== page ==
The report showed that extremely warm Arctic air temperatures last January and February caused the smallest maximum winter sea ice extent on record. The previous record was hit in 2015.
Then, just last month, the return of extremely warm temperatures caused a period of retreating and melting ice during a time of year when the ice has typically grown extremely rapidly.
And as usual, the impacts of anthropogenic climate disruption (ACD) are extremely evident in Greenland.
“The Greenland Ice Sheet continued to lose mass in 2016,” Columbia University Earth Observatory climate researcher Marco Tedesco said. “The melt onset was the second earliest and the melt season was 30 to 40 days longer than average in the northeastern US.”
According to the report, Greenland’s spring snow cover extent reached new record lows. Meanwhile, the snow depth is also decreasing, leading to even earlier, as well as faster, melting of the ice.
Another ramification of the dramatic warming of the Arctic is that permafrost is now releasing more greenhouse gases, like methane, which is 100 times more potent of a greenhouse gas than CO2, during the winter. The report notes that this is happening now at a rate faster than that at which plants can absorb the gas during the summer, which means the Arctic has now become a net source of heat-trapping pollution.
It’s not just the ground that’s warming rapidly: Air temperatures across the Arctic have continued to soar past previous records. Between January and March 2016, temperatures blew away previous record highs, with some areas reporting records of more than 8 degrees Celsius above prior highs.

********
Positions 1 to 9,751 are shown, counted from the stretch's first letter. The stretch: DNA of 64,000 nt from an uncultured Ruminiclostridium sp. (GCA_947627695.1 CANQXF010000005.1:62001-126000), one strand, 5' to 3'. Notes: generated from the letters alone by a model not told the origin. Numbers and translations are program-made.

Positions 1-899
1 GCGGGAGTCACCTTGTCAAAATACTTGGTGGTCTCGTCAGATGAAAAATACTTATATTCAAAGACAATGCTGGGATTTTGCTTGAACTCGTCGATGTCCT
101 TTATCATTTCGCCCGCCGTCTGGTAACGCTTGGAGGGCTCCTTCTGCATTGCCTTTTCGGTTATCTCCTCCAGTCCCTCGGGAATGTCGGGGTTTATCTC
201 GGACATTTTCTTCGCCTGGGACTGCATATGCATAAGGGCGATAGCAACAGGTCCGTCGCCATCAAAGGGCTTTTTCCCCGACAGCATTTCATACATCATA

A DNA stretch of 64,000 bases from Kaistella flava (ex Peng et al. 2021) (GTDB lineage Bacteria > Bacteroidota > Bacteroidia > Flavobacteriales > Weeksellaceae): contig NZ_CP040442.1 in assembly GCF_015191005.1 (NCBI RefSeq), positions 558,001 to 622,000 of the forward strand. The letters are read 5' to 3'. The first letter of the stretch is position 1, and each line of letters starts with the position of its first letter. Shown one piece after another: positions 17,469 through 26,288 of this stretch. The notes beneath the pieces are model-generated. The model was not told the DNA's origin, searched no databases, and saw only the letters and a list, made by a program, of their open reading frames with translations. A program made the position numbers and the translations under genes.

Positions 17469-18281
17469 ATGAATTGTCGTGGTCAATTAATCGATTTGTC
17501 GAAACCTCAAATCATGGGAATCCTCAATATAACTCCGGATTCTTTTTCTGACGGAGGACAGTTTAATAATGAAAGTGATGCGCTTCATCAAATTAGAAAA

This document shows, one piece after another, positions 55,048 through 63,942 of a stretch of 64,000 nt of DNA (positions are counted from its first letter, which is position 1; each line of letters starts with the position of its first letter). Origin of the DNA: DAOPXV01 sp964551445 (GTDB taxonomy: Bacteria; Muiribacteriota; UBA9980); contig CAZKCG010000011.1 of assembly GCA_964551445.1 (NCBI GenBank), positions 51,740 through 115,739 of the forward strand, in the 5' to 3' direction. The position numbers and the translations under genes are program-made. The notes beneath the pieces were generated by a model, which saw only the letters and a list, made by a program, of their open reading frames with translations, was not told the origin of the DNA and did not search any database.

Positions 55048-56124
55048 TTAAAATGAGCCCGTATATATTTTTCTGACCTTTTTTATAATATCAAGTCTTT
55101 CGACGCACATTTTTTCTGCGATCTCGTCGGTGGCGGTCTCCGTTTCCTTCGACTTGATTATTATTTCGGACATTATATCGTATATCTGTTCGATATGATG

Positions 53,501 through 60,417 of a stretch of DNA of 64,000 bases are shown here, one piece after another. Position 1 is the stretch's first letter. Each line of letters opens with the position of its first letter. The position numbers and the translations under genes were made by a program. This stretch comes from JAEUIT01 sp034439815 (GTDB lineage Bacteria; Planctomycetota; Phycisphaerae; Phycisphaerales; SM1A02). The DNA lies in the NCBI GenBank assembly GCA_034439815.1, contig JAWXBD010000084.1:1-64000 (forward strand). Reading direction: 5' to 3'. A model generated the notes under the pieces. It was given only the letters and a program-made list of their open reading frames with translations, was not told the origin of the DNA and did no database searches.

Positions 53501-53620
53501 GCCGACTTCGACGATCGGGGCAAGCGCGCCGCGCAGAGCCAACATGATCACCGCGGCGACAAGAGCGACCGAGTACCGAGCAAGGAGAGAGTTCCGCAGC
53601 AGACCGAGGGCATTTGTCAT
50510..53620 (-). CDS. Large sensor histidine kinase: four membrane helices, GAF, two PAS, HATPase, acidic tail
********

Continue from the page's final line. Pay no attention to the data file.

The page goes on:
The report addresses how the melting of the Arctic is literally changing the path of the jet stream, which is what is likely going to lead to even more sustained extreme weather events across the entire Northern Hemisphere. One example is the so-called Polar Vortex that has been wracking the northeastern US in recent years — including right now.
University of Sheffield geographer Edward Hanna, who coauthored the report’s chapter on air surface temperatures, wrote about how the warming Arctic air temperatures are causing a trend towards younger, thinner Arctic sea ice, which means that its meltdown could well already be irreversible.
This week, the Trump transition team launched an “Energy Independence” website that underscores his intentions to open vast areas of the Arctic to fossil fuel development, as well as to scrap all existing climate action plans.
Rafe Pomerance, chair of Arctic 21 (a coalition of nongovernmental organizations concerned with climate change in the region), did not mince words about the actions of the Trump transition team.